The  link between bullying and suicide is well known,  especially when combined with entrapment and the feeling there is no way out.  “They would have done it anyway.” No, they would not have and a modicum of perceived support, concern, kindness and understanding  from others may have prevented it.

Dr. Drew Pinsky seemed omnipresent in discussing Williams suicide; delivering authoritative pronouncements with seeming omniscience and certainty.     “The death of Robin Williams has led me to this plea — let’s loudly and seriously address something that’s still hidden, stigmatized and even ignored in this country: Mental illness,” Pinsky writes on his blog.  I don’t see the logic here.  How is exposing mental illness a product of Williams suicide.  He was  open, unashamed, and forthright about his prior addictions and depression.  He was not hiding it.  Neither is the 21st century for that matter.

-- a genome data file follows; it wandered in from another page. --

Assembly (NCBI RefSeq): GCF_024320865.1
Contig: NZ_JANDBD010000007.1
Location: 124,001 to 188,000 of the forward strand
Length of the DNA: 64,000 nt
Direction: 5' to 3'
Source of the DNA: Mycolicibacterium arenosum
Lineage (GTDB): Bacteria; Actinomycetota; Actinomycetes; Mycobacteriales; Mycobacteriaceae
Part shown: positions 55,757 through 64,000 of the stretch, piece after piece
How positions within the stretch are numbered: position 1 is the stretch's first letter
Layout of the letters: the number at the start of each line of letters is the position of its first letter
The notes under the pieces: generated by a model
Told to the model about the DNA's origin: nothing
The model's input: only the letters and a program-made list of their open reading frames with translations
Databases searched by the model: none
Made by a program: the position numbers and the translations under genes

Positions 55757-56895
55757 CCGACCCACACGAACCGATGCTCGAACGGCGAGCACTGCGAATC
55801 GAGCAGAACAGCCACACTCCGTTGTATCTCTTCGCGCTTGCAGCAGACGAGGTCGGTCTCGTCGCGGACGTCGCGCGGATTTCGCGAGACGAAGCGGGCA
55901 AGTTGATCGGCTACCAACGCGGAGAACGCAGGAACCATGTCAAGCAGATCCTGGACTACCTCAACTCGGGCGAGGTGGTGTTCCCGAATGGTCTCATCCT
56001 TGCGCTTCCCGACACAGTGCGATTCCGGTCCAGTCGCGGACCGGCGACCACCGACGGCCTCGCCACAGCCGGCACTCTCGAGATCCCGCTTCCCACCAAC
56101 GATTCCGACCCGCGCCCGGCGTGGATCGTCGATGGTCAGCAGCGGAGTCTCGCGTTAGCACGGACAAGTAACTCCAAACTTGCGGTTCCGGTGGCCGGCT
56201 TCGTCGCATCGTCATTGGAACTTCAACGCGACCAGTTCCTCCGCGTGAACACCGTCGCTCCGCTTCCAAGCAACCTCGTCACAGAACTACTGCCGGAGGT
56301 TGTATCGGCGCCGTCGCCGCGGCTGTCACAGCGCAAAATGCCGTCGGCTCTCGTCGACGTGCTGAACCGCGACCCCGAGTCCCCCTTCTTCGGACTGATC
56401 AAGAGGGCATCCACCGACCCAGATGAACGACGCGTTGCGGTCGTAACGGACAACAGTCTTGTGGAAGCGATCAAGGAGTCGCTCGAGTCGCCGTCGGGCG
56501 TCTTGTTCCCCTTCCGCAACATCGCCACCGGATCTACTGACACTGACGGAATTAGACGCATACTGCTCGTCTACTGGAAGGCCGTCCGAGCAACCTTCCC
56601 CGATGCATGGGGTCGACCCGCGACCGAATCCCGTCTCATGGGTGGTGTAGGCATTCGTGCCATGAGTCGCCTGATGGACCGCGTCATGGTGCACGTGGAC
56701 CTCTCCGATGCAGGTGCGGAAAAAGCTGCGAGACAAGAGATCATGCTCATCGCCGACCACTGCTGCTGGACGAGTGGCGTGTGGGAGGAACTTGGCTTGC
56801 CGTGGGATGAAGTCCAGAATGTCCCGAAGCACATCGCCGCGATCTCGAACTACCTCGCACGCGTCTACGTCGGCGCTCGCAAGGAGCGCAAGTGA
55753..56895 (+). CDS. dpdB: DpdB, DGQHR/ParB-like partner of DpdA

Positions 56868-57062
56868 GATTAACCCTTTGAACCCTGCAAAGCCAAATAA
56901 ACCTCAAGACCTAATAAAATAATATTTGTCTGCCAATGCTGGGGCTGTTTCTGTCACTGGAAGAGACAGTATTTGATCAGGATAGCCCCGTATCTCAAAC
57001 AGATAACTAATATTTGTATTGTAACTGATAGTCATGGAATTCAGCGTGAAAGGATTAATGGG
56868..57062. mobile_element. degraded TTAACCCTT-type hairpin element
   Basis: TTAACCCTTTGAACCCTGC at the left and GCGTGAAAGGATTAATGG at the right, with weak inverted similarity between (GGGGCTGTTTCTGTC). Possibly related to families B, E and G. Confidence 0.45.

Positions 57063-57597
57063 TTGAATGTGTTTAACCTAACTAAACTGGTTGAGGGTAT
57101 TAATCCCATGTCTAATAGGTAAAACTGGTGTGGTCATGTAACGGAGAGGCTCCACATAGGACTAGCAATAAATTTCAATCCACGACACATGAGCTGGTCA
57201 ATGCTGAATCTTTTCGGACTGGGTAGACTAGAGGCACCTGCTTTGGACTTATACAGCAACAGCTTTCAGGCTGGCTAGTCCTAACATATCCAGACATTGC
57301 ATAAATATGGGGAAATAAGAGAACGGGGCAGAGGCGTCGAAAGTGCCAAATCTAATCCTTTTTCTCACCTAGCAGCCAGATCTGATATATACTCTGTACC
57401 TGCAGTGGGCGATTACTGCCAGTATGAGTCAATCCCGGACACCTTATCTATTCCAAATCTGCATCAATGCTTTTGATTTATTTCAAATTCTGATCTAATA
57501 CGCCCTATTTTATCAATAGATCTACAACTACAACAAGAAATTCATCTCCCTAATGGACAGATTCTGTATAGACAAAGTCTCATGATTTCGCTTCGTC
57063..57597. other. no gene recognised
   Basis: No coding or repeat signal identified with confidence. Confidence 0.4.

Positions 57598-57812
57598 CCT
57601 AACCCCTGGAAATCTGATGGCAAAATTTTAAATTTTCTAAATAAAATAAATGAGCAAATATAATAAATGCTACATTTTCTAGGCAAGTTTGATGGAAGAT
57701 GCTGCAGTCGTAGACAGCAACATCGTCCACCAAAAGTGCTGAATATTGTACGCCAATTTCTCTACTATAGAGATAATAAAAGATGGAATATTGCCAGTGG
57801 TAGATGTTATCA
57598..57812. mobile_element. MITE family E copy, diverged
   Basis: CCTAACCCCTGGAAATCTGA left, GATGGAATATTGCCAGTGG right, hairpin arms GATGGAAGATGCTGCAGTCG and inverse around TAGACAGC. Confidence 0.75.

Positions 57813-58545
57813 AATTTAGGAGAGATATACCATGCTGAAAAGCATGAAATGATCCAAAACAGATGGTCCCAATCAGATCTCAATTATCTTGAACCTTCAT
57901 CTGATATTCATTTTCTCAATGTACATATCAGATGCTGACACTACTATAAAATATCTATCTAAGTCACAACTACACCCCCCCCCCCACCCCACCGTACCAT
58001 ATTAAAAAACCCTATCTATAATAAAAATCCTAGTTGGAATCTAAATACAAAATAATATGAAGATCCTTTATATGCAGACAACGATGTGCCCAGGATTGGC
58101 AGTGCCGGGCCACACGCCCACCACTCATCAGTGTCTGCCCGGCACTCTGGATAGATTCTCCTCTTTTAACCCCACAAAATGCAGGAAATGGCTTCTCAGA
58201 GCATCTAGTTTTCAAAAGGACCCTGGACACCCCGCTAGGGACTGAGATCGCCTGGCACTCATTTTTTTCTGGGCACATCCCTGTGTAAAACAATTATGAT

The more important issue that I see needs pleading, is that mental illness be properly, accurately, and thoughtfully diagnosed and treated.

Depression, as with any mental illness, needs to be diagnosed, monitored, and treated by educated, trained, and experienced experts in depression.   Not self-proclaimed experts.     Pinsky’s specialty is “addiction medicine” and he is “board certified” by the American Board of Addiction Medicine (ABAM).